Yo La Tengo at Beachland Ballroom: Concert Review



Yo La Tengo at Beachland Ballroom
  • Yo La Tengo at Beachland Ballroom
Ira Kaplan is a guitar god.

That much and plenty more was evident last night as indie icons Yo La Tengo set up shop on the tree-lined stage at Beachland Ballroom. (Find a Spotify stream of the band's new album below)

The first set was nearly impossibly quiet. Breathtakingly laid-back tunes fleshed out the meeting of minds between Cleveland and the three musicians from Hoboken. Kaplan joked during the show that they hadn't always looked forward to coming to Northeast Ohio; back in the day, it seemed drearier somehow, he said. But these days, with 30 years of success in their wake, the band genuinely enjoys stopping by the Lake Erie outpost and the beautiful Beachland. (Or so he said...) He and bassist James McNew shared some stage banter about spending the day buying vinyl around town.

"The Point of It," which segued into the Georgia Hubley-crooned "Cornelia and Jane," absolutely took control of the emotions in the room as the show really started to take off. Each song brought the ballroom to an achingly heartfelt silence, reminding all who attended about the sheer power of live music.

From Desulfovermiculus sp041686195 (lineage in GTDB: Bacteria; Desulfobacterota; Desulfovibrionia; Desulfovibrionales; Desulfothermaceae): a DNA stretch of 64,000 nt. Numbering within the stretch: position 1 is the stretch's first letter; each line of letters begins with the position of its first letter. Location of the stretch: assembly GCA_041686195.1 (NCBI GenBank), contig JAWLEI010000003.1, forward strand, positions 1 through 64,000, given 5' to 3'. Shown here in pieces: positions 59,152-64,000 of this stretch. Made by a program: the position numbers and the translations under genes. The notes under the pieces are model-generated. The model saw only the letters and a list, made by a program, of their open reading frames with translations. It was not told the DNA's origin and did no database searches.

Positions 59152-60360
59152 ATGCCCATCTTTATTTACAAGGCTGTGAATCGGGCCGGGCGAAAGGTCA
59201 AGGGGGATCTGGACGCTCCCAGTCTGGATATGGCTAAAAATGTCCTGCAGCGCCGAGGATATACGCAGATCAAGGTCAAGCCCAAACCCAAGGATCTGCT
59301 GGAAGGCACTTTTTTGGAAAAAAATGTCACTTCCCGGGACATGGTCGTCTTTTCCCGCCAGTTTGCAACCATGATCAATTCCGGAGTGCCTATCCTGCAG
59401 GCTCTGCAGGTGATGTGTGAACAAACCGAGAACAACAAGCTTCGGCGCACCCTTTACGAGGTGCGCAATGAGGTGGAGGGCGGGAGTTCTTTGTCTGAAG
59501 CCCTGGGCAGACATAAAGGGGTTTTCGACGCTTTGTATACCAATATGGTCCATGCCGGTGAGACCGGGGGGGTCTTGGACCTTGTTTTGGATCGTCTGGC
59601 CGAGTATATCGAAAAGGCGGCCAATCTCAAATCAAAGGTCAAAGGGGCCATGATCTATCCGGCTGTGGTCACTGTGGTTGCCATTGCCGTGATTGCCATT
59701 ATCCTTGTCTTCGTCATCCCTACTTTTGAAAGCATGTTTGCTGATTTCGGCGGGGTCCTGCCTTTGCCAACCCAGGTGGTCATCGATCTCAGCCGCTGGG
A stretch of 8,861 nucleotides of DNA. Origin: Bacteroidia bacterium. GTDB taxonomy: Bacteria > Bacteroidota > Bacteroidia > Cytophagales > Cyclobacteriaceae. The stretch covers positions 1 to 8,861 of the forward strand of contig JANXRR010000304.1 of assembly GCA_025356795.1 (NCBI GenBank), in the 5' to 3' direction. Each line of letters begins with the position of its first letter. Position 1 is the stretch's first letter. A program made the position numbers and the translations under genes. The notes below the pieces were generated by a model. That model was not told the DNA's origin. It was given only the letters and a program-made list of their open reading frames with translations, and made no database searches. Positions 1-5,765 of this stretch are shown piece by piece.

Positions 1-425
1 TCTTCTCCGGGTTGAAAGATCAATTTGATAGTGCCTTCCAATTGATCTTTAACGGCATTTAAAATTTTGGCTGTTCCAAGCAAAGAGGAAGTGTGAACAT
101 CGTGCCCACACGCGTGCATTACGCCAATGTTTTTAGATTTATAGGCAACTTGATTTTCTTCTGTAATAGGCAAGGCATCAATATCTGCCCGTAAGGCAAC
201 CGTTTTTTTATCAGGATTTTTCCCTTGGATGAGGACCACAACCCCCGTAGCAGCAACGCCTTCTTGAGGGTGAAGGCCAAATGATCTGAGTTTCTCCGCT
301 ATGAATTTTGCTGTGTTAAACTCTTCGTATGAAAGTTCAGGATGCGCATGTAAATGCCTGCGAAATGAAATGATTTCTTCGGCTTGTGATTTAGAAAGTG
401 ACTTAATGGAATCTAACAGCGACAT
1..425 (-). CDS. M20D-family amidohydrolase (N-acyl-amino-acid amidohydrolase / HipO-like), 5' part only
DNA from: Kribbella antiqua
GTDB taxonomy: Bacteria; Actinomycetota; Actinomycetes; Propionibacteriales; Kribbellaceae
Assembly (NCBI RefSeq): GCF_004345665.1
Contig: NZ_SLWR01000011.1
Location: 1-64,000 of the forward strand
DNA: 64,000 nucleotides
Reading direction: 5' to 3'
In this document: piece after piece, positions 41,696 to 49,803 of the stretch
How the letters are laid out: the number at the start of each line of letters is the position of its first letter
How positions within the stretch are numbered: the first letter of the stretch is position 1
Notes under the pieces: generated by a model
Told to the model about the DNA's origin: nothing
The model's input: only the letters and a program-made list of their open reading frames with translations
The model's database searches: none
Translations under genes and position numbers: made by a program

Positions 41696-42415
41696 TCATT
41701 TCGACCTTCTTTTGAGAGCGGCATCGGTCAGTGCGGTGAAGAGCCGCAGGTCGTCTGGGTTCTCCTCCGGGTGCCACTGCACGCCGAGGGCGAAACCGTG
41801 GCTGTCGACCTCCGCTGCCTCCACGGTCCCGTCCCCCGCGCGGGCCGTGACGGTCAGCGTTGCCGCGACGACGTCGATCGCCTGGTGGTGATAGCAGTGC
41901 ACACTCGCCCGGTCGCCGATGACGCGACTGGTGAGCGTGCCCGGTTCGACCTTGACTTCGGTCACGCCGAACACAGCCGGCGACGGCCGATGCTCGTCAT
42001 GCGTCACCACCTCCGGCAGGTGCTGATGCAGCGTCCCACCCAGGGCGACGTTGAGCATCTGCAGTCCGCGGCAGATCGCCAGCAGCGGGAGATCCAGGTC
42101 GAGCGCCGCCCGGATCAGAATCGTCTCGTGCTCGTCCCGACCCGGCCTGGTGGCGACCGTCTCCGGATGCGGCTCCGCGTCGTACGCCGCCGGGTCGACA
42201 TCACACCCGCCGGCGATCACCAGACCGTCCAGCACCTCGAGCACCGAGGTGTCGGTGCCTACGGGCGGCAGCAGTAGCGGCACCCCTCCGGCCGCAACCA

One of the titanic moments in the night came in the form of a one-two punch off the band's latest album, Fade. "Before We Run" moved perfectly into a kicked-up take on "Ohm" deep in the second set. The band had opened with a quieter version of "Ohm" earlier in the evening, but this pairing was stratospheric. Kaplan's hallmark feedback swirls simply enveloped the room, bringing everyone closer together.

The second set wrapped up with a trip into outer space via 2006's "Pass The Hatchet, I Think I'm Goodkind." It's a fascinating song because, for nearly 15 minutes, McNew runs over the same four-note melody - over and over and over again. As a monolith in the back of the stage (whilst Kaplan rages and swings his guitar around his neck madly), McNew was demonstrating the depths of patience it takes to perform art in a live setting.

A four-song encore, including covers of under-the-radar tunes by The Cramps, The Kinks and Sandy Denny, left everyone feeling high as they left the ballroom.

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